Research evidence supporting the positive contribution of spirituality to wellbeing in later life is now extensive. Likewise, the negative impact of loneliness on later life has been demonstrated by numerous research programmes. The clarity of such findings suggests that the issue is no longer that of unearthing more and more evidence, but rather identifying ways that such insights can be promoted and people encouraged to adopt the beneficial habits that counter loneliness and foster wellbeing. But more than this, the challenge is to enable such change to happen on a large scale.
The research evidence about what makes for a good and healthy old age is exemplified in the paradigm of ‘active ageing’. The World Health Organisation defines active ageing as ‘the process of optimising opportunities for health, participation and security in order to enhance quality of life’ (2002, p. 6). This increasing emphasis on active ageing by policy makers arises because it provides an additional and positive response to the challenge of ageing populations. Instead of perpetuating anxiety by focusing solely on how to meet the immense and complex care needs of a rapidly increasing older population, active ageing provides an additional strategy. If people can be coaxed and coached into adopting the habits that make for a healthy old age, then not only do people maximise their chances of being active and healthy for longer, they are likely to make fewer demands on social and health care.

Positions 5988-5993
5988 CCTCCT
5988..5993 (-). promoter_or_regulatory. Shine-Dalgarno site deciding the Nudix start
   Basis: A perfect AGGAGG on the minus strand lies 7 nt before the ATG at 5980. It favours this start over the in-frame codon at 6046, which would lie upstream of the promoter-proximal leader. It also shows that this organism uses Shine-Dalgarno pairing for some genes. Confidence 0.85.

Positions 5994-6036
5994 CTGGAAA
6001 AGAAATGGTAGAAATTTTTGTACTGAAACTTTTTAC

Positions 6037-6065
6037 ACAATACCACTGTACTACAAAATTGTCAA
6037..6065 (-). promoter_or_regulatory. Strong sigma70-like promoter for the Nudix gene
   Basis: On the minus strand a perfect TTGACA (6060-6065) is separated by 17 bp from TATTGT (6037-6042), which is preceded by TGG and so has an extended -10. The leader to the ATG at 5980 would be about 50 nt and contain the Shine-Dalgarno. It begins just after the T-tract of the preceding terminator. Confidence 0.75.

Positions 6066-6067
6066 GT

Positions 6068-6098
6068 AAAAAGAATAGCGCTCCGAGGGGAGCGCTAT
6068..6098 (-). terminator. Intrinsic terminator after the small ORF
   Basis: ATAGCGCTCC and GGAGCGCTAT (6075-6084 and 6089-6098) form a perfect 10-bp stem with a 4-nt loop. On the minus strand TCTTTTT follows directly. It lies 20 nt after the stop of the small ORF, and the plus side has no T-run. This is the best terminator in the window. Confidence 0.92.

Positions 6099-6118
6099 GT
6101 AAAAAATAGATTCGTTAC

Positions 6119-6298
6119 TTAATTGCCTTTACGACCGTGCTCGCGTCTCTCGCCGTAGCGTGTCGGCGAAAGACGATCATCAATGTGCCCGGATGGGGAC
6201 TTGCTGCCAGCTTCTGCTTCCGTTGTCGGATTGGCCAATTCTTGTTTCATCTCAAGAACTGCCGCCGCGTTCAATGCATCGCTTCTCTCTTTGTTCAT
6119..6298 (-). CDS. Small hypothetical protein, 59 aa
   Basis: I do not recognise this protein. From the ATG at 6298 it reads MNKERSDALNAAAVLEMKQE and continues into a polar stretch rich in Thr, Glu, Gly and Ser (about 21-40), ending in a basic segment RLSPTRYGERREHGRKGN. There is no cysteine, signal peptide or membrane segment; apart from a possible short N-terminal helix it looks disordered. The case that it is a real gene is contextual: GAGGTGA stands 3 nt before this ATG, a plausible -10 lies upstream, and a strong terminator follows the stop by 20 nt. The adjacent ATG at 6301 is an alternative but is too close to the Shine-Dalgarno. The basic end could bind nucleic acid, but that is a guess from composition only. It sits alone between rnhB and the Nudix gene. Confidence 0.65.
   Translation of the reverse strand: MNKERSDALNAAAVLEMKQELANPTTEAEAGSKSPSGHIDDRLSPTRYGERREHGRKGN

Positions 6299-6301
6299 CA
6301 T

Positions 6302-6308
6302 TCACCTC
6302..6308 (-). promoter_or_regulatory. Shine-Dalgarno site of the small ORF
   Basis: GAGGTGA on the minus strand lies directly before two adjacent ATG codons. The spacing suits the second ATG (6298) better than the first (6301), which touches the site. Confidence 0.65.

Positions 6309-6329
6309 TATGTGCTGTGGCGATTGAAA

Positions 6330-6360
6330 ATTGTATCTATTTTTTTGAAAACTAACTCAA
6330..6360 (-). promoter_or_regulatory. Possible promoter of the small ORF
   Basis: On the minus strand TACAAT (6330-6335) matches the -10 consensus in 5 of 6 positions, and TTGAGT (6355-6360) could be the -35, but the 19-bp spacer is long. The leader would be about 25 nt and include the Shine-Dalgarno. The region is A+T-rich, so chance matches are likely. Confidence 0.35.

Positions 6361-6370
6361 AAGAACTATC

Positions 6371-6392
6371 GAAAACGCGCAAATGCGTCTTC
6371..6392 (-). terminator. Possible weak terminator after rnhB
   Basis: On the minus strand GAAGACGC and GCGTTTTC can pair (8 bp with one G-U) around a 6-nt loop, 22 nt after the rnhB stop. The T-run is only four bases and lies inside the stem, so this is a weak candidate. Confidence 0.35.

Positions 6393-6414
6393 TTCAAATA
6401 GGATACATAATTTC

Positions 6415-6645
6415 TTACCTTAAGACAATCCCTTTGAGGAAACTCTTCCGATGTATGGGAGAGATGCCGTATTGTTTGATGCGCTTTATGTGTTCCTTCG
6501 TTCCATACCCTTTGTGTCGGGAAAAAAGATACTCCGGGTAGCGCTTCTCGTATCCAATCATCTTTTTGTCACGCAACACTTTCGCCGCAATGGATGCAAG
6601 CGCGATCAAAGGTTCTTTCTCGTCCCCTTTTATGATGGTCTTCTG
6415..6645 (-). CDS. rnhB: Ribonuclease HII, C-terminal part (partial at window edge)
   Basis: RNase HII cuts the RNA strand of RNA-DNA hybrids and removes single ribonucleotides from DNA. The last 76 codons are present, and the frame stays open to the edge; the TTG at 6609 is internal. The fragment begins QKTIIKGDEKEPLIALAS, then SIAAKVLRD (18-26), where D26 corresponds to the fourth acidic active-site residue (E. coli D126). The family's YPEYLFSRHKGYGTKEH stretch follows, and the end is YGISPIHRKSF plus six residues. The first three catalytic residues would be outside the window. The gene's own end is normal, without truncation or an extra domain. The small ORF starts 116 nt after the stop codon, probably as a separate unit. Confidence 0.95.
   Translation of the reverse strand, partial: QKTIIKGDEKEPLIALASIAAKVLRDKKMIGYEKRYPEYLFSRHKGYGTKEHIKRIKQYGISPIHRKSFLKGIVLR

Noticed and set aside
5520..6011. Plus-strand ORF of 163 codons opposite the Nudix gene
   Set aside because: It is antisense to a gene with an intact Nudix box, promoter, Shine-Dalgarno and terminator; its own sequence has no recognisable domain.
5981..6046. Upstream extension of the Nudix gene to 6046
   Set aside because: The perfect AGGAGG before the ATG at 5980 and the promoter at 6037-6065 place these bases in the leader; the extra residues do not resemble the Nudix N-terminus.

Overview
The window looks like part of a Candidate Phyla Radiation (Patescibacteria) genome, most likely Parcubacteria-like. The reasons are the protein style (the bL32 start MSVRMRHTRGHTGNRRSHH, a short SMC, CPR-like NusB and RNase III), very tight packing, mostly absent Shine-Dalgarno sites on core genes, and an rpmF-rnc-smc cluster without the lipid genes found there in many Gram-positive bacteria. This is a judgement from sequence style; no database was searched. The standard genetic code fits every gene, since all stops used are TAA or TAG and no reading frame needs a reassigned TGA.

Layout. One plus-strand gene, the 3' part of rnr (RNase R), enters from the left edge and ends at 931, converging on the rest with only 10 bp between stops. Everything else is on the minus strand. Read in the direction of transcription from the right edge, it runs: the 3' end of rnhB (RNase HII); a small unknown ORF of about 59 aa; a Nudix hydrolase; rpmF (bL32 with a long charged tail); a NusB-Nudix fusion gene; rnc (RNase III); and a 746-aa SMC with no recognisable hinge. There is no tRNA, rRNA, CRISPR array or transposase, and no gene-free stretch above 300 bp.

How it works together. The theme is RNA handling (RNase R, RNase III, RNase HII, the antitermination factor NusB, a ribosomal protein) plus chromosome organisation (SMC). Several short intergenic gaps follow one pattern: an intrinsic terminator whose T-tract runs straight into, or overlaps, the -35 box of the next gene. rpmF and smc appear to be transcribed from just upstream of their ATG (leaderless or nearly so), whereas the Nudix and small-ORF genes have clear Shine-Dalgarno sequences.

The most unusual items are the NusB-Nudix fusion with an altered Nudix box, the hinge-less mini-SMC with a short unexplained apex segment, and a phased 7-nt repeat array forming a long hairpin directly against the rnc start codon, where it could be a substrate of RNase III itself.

In Britain, a government 2010 White Paper (for discussion of policy prior to legislation), Healthy Lives, Healthy People, aimed to give momentum to a strategy for healthy ageing. This was followed by 2012 being designated the ‘Year of Active Ageing’ throughout the European Union. These steps seem puny in the face of the challenge to get people to review their lifestyle and undo years, if not decades, of less than healthy living. Furthermore, such change in behaviour has to be achieved on a massive scale. Both energy and imagination will be essential if healthy ageing is to be anything other than a pipedream.
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